Category 2: Some guns will work at either high or low pressure. (the majority of guns with built-in regulators)
Category 3: Some guns will not work at a high input pressure and actually need a low pressure tank reg. (there aren't many of these. angels, newer bob long guns)

Nearly all guns will run correctly on a high pressure tank.
Only some guns run properly on low pressure.
Almost no guns actually need a low pressure tank.

The reason that most tanks sold today output at ~800psi? Almost all guns can use that output pressure.
You should only buy a low pressure tank reg if you know the gun you want to put it on won't work properly with a high pressure tank reg.

In Topic: Cocker leaking like a mofo

21 November 2012 - 11:09 AM

It leaks down the barrel when un-cocked

This is normal. Just cock the gun before you air it up.

and leaks out the back(?) when cocked

This is not. What specific part of the gun is it leaking from in this case?

My first thought is that it sounds like you're going to have to go buy a valve tool and check the orings on the valve body.

In Topic: Spyder spring kits

23 August 2012 - 10:36 PM

Just so we're clear and nobody seems to know anything about Trillys:
Trilogies use standard Autococker hammer springs for the hammer, and Spyder hammer springs for the valve.

If you want to re-spring your trilogy, you may have to buy both an Autococker kit and a Spyder kit.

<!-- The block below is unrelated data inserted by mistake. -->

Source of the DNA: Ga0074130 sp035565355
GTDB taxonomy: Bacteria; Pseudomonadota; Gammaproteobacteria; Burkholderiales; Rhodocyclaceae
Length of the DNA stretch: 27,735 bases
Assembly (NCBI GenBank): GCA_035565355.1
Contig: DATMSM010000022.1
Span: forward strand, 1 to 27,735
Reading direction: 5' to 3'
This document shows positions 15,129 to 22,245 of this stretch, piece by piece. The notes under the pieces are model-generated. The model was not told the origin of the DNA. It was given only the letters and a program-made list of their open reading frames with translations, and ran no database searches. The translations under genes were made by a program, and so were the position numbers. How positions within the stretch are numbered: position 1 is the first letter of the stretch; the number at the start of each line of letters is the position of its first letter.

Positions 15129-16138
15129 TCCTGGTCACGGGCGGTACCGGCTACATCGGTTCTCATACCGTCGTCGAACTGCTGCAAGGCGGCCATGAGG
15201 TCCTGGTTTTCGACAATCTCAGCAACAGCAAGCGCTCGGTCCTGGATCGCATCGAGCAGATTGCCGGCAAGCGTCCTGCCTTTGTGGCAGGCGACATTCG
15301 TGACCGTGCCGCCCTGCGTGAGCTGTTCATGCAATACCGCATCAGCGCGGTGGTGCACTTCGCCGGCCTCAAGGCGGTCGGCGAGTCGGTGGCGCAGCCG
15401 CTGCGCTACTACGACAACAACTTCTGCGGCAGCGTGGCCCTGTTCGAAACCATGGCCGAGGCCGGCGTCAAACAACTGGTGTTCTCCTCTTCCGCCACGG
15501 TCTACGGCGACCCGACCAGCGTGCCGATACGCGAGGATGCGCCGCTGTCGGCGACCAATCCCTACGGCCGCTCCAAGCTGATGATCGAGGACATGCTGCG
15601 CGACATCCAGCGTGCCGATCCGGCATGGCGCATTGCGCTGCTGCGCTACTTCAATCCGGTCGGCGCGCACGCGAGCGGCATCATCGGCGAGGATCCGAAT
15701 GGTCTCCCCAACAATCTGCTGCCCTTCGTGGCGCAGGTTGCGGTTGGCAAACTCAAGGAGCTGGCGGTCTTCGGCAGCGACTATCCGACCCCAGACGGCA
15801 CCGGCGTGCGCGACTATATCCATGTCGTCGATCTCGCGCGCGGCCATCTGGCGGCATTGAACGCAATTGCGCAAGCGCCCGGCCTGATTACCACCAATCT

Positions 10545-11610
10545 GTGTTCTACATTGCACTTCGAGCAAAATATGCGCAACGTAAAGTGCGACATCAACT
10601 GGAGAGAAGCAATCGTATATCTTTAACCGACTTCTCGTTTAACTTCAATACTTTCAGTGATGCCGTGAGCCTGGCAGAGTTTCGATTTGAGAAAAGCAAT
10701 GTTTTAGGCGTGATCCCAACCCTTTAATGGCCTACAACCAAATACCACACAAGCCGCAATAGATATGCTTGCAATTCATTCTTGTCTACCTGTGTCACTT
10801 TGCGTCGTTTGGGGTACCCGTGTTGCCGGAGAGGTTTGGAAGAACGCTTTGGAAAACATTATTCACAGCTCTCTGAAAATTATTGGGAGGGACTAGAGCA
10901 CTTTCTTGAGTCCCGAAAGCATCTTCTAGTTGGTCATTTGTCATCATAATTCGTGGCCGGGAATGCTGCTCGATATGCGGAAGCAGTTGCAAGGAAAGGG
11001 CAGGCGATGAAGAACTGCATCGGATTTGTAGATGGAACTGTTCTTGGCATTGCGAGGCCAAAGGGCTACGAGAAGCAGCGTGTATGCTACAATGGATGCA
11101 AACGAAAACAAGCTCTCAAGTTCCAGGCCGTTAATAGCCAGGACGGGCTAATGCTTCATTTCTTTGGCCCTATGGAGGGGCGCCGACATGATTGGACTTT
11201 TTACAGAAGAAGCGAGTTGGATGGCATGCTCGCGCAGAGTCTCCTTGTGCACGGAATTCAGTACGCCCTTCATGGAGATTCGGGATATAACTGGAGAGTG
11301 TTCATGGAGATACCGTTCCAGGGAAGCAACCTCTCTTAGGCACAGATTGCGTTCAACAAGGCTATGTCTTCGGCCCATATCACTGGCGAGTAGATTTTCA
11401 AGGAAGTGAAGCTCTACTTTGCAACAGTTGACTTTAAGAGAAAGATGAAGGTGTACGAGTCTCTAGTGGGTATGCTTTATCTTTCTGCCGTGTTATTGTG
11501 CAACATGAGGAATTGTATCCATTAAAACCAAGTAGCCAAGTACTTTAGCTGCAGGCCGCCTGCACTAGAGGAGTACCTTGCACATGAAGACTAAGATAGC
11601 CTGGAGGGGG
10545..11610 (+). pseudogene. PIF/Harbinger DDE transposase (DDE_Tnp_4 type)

I'm assuming that since this is the pump forum, the Trilogy in question is a pump? Be warned, the green Spyder spring is still pretty hard, even with a couple of coils clipped off. If you want a light pump stroke you'll have to use a too-weak hammer spring and put up with some farting. (assuming you even want to replace the valve spring)

In Topic: 2003 Spyder Xtra leaking

08 December 2011 - 11:14 PM

Sounds like a leaky valve and recocking trouble.

As for the recocking there are going to be a few things it could be.
Is the oring on the hammer in good shape?
Is the sear worn? Shouldn't be if you've put only 1000 rounds through it but still worth checking.
Is the sear spring stretched out?

The leaky valve, there are really only two options barring damage to the valve or stem itself: the cup seal and the valve orings.
If the valve body and stem don't have any nicks or scratches on them, it has to be the orings or the cup seal.

If it were me, I'd just replace all the orings for both the valve and hammer, as well as the cup seal.

Spyders, like autocockers and other spring driven poppits, often leak down the barrel when they're gassed up but not cocked because the hammer is resting on the valve stem. Once cocked, though, the leak should stop.
Even with a really weak, old, stretched out valve spring the valve should still seal properly with 800-odd PSI behind it if the valve itself isn't causing the problem. If your velocity is too high after fixing the other problems, then consider replacing the valve spring with a harder one. Maddman makes a nice spring kit for spyders that also has a replacement sear spring.